Chapter 5. On Indexing: The Triumph of Experience over Hope
Way back in 1978, in the third annual report of Vanguard Index Trust, the first index fund, I used a quotation from English lexicographer Samuel Johnson to make a point: "It was the triumph of hope over experience." With his inimitable wit, Dr. Johnson was speaking of a man who married for the second time; I was speaking of a poll of pension managers taken by Institutional Investor. Just 17 percent of these money management professionals, the magazine reported, had outpaced the Standard & Poor's 500 Index during the previous decade, but fully 95 percent expected to outpace the Index in the coming decade.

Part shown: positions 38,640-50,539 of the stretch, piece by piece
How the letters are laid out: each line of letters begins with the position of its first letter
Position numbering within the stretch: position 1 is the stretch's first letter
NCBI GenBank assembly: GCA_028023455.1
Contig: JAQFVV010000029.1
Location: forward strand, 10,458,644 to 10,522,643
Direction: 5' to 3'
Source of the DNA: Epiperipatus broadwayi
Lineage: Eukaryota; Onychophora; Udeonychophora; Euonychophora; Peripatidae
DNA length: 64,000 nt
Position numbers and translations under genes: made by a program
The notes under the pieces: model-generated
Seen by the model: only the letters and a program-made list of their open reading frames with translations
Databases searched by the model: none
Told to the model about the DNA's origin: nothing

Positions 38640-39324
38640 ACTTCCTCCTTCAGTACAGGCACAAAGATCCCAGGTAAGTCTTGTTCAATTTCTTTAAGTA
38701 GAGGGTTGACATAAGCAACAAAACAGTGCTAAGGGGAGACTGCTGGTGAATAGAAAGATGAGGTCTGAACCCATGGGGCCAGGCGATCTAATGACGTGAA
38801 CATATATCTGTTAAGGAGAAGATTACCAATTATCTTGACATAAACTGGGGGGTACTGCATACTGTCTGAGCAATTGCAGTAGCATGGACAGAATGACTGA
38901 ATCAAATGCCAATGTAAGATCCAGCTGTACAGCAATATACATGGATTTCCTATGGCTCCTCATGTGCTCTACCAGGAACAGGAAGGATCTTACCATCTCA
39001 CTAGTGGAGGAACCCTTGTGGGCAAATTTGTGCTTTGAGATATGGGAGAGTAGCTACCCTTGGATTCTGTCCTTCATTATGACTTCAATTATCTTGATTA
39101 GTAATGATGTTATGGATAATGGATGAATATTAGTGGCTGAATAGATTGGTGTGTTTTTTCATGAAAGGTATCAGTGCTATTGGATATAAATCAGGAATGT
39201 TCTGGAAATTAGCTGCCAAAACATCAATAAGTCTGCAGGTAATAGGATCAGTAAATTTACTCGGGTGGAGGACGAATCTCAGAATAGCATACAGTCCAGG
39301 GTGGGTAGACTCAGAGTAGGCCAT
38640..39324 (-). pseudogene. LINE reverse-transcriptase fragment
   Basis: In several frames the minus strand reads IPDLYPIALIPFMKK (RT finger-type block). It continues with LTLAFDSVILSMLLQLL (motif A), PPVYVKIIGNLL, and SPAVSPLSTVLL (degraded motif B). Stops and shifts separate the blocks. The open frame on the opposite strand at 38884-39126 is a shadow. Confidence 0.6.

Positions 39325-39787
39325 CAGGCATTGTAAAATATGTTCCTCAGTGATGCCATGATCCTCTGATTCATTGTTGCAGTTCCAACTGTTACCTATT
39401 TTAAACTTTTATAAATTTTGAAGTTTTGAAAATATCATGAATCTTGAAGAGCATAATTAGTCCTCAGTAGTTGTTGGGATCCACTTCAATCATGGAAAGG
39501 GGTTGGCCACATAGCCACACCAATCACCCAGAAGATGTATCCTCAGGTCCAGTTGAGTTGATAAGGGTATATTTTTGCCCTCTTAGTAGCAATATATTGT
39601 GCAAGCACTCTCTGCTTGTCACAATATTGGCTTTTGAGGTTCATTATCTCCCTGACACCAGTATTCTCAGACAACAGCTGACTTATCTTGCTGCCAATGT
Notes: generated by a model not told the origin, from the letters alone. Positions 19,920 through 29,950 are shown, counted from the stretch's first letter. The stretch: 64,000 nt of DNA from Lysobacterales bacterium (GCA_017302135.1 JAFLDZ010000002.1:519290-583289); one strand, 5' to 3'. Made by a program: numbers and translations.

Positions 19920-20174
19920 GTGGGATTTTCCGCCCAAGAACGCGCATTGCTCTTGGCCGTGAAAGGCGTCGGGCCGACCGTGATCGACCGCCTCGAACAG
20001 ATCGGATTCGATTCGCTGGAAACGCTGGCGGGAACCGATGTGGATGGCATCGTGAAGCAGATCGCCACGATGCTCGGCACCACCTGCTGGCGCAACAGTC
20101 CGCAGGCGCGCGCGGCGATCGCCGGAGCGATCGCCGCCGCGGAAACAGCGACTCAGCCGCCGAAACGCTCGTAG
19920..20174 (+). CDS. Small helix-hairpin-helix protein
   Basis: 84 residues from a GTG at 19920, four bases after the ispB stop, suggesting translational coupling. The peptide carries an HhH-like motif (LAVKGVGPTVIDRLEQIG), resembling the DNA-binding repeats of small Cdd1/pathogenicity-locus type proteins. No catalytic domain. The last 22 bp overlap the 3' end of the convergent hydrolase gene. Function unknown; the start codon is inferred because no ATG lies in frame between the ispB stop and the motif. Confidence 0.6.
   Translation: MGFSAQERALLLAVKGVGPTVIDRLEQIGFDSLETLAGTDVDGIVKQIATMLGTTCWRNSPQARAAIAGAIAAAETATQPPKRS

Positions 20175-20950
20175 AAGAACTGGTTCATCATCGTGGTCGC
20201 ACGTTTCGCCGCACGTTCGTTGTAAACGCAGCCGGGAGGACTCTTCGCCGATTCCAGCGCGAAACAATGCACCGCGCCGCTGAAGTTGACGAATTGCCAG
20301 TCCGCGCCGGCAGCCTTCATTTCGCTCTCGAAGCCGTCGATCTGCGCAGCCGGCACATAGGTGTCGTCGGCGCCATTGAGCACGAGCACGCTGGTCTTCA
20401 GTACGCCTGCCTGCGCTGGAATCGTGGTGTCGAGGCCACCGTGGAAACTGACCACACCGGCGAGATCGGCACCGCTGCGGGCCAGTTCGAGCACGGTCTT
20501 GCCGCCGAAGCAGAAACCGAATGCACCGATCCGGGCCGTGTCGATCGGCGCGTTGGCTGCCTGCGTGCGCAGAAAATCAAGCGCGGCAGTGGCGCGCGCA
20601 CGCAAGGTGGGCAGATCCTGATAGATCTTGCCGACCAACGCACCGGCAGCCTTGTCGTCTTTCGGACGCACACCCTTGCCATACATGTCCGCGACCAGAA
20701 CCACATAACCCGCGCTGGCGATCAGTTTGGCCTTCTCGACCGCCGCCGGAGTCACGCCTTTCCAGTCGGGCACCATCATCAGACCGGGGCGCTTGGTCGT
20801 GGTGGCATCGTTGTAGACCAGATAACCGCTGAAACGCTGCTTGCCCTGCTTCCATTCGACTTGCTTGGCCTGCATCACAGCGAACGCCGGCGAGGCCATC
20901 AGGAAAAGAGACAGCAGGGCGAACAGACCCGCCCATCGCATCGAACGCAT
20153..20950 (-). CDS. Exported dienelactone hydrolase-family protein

In the years that followed, what we witnessed was quite the reverse: the triumph of experience over hope. The hope of beating the Index was dashed; the hard experience that had characterized so many professional managers before 1978 has repeated itself over and over. The Standard & Poor's 500 Index has outpaced 79 percent of all managers of equity mutual funds that survived the 20 years since then. As 1995 began, I had the temerity to publish a booklet entitled The Triumph of Indexing, describing both the relative performance of the Standard & Poor's 500 Index and the growing acceptance of index mutual funds by the investing public, a trend that I had awaited for so long.